This November, The Book Review once again brings out its special issue on Children’s Books. This issue is the 41st edition of the Annual Special dedicated to exploring recent publications in children’s literature. The books covered in this issue span a gamut of themes and ages, from fiction and mythology to education; and from picture books to novels. There are books by adults, and by children. Many of those reviewed were written in English, and some in Hindi. Some are intended for parents; some for parents and children to read and engage with together; while some children and adults can enjoy alone. In addition, the cover image of this issue, as well as other illustrations within its pages are by students of the Society of Autistics in India (SAI), a non-profit charitable trust founded by a group of parents of autistic children with an objective of educating individuals with autism. Operating with a 5:2 student to teacher ratio to ensure attention to special needs, the students of the school (who vary from having mild to severe spectrum of Autism) study in specially tailored programmes for early intervention, communication development, and vocational training, and are taught by teachers from various fields including special education, speech therapy, occupational therapy, yoga therapy, etc.

Books provide an important medium to engage with readers on complex ideas and social issues—while myths, fables and stories have long been used in children’s education as stepping stones to socially acceptable behaviours, they can also be used to sensitize children to issues of diversity and inclusion, and teach them to relate, respect and empathize with both themselves and others; as well as engage them in emerging challenges. In this year’s issue, there were many which explored these important themes. While some such as Hope: Stories for a Healthy Mind, C is for Cat, D is for Depression and The Boy in the Dark Hole use the medium of literature to engage with readers about mental health, others, such as Big Mistake, My Name is Gulab and It has No Name explore challenges of growing up and the ‘othering’ children can face when their experiences don’t conform. What’s Up with Me and Your Body is Yours discuss body changes and transitions to try and normalize frank and healthy discussions and body positivity.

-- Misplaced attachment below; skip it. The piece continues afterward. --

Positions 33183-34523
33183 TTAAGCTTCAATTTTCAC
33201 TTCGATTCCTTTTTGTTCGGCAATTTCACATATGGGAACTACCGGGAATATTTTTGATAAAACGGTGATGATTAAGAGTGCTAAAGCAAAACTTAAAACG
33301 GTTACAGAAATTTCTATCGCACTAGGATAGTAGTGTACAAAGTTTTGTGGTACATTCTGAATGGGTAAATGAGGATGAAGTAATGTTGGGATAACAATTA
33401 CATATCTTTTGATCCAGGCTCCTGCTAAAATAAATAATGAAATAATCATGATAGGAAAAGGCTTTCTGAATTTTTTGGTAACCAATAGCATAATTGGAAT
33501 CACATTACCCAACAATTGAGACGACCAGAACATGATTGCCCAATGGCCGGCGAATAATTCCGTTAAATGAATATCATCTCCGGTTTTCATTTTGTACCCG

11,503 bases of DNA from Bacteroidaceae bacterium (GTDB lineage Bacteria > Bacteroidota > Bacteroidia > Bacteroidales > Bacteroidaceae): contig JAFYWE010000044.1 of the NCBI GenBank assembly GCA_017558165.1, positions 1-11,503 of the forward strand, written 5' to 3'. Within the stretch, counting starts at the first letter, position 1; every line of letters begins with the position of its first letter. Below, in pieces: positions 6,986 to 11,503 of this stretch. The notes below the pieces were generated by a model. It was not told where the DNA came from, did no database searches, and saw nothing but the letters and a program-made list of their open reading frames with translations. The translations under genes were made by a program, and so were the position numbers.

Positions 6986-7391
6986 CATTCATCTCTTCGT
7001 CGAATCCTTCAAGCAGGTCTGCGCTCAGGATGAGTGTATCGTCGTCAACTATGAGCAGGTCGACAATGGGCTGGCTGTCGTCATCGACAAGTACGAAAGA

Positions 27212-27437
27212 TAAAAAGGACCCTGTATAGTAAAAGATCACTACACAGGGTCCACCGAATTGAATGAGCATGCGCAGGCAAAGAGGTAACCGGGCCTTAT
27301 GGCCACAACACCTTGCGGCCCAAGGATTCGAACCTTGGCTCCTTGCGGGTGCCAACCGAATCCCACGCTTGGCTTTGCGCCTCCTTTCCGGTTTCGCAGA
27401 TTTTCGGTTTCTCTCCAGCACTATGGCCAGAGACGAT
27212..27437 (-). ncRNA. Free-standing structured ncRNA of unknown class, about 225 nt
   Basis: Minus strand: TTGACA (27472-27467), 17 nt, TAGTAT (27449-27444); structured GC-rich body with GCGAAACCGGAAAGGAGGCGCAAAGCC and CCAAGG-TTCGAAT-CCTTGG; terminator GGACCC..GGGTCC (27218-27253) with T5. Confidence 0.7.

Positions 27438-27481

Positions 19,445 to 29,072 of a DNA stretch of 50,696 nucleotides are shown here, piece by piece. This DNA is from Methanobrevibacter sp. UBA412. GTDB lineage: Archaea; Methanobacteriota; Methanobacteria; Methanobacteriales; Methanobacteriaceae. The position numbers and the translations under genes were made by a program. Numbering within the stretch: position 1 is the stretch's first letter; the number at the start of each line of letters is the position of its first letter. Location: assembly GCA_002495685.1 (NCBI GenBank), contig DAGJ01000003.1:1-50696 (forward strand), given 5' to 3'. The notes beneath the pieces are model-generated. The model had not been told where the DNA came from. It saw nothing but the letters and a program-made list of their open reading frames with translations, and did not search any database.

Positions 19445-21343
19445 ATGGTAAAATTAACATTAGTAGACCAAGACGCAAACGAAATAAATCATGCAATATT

In these increasingly disconnected times, books also prove invaluable for readers to learn about their own heritage and explore cultures. While some take readers through the past, using fiction to bring history to life (such as As Strong As Fire, Fierce As Flames and Tughlaq and the Stolen Sweets), others, like the Dreamers Series, A Journey to Mars, and 10 Indian Heroes focus on the lives of influential or inspiring characters or incidents. Still others seek to make India’s rich cultural heritage more accessible, as in Young Pandavas—The Royal Tournament, Gods, Giants and Geography of India and the Mythquest Omnibus; celebrate the diversity of cultures and traditions in India (as books in the Have You Met series beautifully exemplify); or explore fantasy against a canvas of myths and folklore, such as in Kiki Kallira Breaks a Kingdom, Ribhu’s Adventures on Earth and books in the ‘The Wrath of Ambar’ series set.

The above titles provide just a brief glimpse of diversity of ideas the books reviewed in this issue cover. As with previous years, we have also tried to include a variety of perspectives—from teachers and educators, professionals, authors and illustrators, medical professionals, parents, grandparents, students and children. We hope this issue brings to your attention some books which you find interesting as parents, caregivers, children or just as readers. Happy reading! TCA Avni